After the defeat of the Japanese in the Second World War, the Dutch moved quickly to re-establish their colonial rule. The Balinese rose against them once again, and the Balinese regiment which marched against them, armed with Japanese weapons they had captured in their guerilla war against the Japanese occupiers, was completely wiped out. I cannot say, however, if Balinese women participated in that suicide attack on the Dutch. Thanks to Margaret Mead and her team of ethnologists in the 1930s, the world came to view Bali as a paradise on earth, and have remained almost totally ignorant of their war-like character, and their fanatical refusal to surrender to any invader.

I suspect that a diligent search online would yield many more examples of women fighting in the front line in combat.
0 Replies
 
boomerang
 
  1  
Reply Wed 9 Sep, 2009 01:26 pm
I remember my brother telling me about his first tour of this war in Iraq that one of the big problems was male soldiers staffing the checkpoints. Any man searching an Islamic woman is a big no-no. It was causing lots and lots or problems.

The commanders made a decision to staff the checkpoints with women. It made a huge difference in both security and attitude.

Staffing checkpoints is a very dangerous job.
0 Replies
 
Chumly
 
  1  
Reply Wed 9 Sep, 2009 01:45 pm
The simple fact is that women lack upper body strength compared to men, this makes them less able to carry wounded, supplies and armament. Is it enough of a difference to matter? That depends on the circumstances, but yes it easily could be.
Brandon9000
 
  1  
Reply Wed 9 Sep, 2009 05:01 pm
I think it's a bad idea for the following reasons.

1. Most men wish to protect women, which precludes putting your own side's women in places where they are in mortal danger, and makes it very unpleasant to shoot at them.
2. Since many men feel the way I have described in item 1, that is, that they would like to keep women safe, it would have a terrible psychological effect on many men to ask them to shoot, stab, beat, strangle, bomb, etc. women (more so even than doing these things to other men). Most men would do it in a life and death situation, but would consider it to be traumatic (more so than killing men, which is already traumatic). It's really not fair to ask a man to kill a woman, and I think it would end up causing a lot of psychological problems for the men who had to do it.
3. In hand to hand combat, the average woman would be at a disadvantage against the average man. The statisical distributions of physical strength are not very close for the genders, although, of course, there is some overlap.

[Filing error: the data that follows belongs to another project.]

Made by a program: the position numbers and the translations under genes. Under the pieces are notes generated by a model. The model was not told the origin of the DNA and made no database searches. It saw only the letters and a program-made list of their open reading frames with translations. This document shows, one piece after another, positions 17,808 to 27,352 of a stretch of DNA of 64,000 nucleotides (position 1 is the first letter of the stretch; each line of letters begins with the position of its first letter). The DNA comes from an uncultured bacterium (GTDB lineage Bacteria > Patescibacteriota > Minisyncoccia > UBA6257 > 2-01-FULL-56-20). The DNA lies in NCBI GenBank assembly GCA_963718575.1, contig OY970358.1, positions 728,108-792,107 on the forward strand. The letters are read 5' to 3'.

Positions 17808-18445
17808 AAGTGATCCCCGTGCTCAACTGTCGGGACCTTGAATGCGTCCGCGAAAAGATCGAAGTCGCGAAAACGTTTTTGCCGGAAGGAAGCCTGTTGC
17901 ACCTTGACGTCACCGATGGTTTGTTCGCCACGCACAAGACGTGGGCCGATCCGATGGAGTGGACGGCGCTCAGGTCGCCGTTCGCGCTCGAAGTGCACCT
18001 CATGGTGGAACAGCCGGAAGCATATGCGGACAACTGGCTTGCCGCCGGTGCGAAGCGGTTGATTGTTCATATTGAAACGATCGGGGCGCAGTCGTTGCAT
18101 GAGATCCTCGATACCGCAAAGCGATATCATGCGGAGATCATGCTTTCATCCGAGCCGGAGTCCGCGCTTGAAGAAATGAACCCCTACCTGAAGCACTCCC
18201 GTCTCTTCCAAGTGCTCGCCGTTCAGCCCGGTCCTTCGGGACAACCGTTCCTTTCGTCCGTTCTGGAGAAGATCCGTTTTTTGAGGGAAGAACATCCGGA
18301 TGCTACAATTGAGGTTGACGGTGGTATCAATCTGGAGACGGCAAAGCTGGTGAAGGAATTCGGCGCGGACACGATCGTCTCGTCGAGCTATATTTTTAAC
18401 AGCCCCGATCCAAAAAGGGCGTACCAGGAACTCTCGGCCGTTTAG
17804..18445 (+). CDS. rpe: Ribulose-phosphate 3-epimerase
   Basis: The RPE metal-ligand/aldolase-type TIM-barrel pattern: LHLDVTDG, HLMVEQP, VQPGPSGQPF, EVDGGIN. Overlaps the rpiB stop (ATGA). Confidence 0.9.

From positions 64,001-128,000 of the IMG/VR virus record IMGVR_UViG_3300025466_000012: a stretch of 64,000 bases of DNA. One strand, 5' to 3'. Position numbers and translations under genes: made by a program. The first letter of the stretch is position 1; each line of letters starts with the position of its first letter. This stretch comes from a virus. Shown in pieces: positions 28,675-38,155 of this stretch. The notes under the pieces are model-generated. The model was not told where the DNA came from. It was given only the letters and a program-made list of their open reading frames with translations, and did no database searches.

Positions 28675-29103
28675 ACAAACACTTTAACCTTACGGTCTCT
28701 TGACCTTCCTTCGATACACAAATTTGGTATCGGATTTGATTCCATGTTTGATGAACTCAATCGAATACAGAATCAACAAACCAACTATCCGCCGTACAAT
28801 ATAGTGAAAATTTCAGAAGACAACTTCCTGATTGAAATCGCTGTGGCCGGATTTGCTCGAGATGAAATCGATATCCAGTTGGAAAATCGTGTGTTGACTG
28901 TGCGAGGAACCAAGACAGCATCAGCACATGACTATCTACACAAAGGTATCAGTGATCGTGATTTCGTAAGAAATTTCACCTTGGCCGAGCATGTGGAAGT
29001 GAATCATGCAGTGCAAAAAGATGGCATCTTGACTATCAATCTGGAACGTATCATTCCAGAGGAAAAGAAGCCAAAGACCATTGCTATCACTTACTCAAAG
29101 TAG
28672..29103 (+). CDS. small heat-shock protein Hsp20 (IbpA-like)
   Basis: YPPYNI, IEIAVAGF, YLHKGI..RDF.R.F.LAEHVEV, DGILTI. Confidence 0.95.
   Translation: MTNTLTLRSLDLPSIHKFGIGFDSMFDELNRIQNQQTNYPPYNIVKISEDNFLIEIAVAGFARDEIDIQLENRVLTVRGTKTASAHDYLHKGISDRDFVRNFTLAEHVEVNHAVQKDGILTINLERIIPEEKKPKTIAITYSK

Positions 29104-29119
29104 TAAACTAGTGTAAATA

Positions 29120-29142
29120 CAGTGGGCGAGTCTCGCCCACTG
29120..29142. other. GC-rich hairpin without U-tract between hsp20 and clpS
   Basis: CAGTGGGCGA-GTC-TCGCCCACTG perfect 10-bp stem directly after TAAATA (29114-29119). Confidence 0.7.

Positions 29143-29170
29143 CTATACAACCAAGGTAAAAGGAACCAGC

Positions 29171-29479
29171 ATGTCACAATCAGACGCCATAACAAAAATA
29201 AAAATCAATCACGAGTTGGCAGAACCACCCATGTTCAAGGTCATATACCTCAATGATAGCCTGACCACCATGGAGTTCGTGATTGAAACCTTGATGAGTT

hawkeye10
 
  1  
Reply Wed 9 Sep, 2009 05:51 pm
I am not going to do the work but about a month ago either NYT or WP did a huge story on this. The gist was that demands upon a too small force necessitated using women in front line combat roles in IRAQ. Commanders did this by shady paper work methods, where the documents purposefully misrepresented what the women were doing. Now that woman have served in combat roles for years, have done a pretty good job, and there was no ending of the universe as we know it is presumed that lawmakers will be forced to recognize reality, that is change the laws to allow women into combat roles.

theory and moral arguments have been over-run by events, they no longer apply. Reality as demonstrated trumps, the reality is that woman can do the job, do do the job, and there is no military reason not to let them do the job. Also, just as the bulk of the force is now open to openly gay individuals in the force, they are also open to women serving on the front lines. There is no danger to the unit cohesion argument to make, it has been proven to not be a problem.
sozobe
 
  1  
Reply Wed 9 Sep, 2009 06:00 pm
@hawkeye10,
The article I linked to above was a major NYT article on this subject, though I'm not sure if it's the one you mean.
hawkeye10
 
  1  
Reply Wed 9 Sep, 2009 06:19 pm
@sozobe,
yep, good piece. Sorry, I did not read through the thread....skimmed too fast.

My wife is headed off to Iraq for the third time, so the story caught my eye when it came out. She did Bosnia for a year long ago, the change from then is huge.
0 Replies
 
dlowan
 
  1  
Reply Wed 9 Sep, 2009 09:05 pm
@Eorl,
I looked at an article on this just now.

It looks as though the suggestion is that requirements for frontline stuff would be uniform...mean and women reaching the requirements would be eligible, and that is that.

Seems the obvious way to go.

If X is what is required for a job, and you meet X, there it is.


These anti arguments are variants of the same ones that have been tried to prevent women from being regarded as adults under the law (bet how few of you are aware of how recently women were not regarded as capable of being seen as adults), going to university, voting, working in most jobs, getting equal pay for equal work etc.

I hate the idea of ANYONE being on ANY goddam frontline, but that's a whole different issue.
Merry Andrew
 
  1  
Reply Wed 9 Sep, 2009 09:11 pm
@dlowan,
dlowan wrote:

I looked at an article on this just now. . . .
I hate the idea of ANYONE being on ANY goddam frontline, but that's a whole different issue.


Excellent point, Deb. So many people tend to muddy the waters when it comes to emotion-laden issues. Whenever I've argued in favor of a draft, there's always someone who claims that having standing armies leads to wars. I never said I was in favor of there being standing armies, just that as long as armies are seen as a necessity all citizens should participate in the defense of their country. Like you, I'd rather there was nobody on the front lines. But that ain't what we're talkin' about here, is it.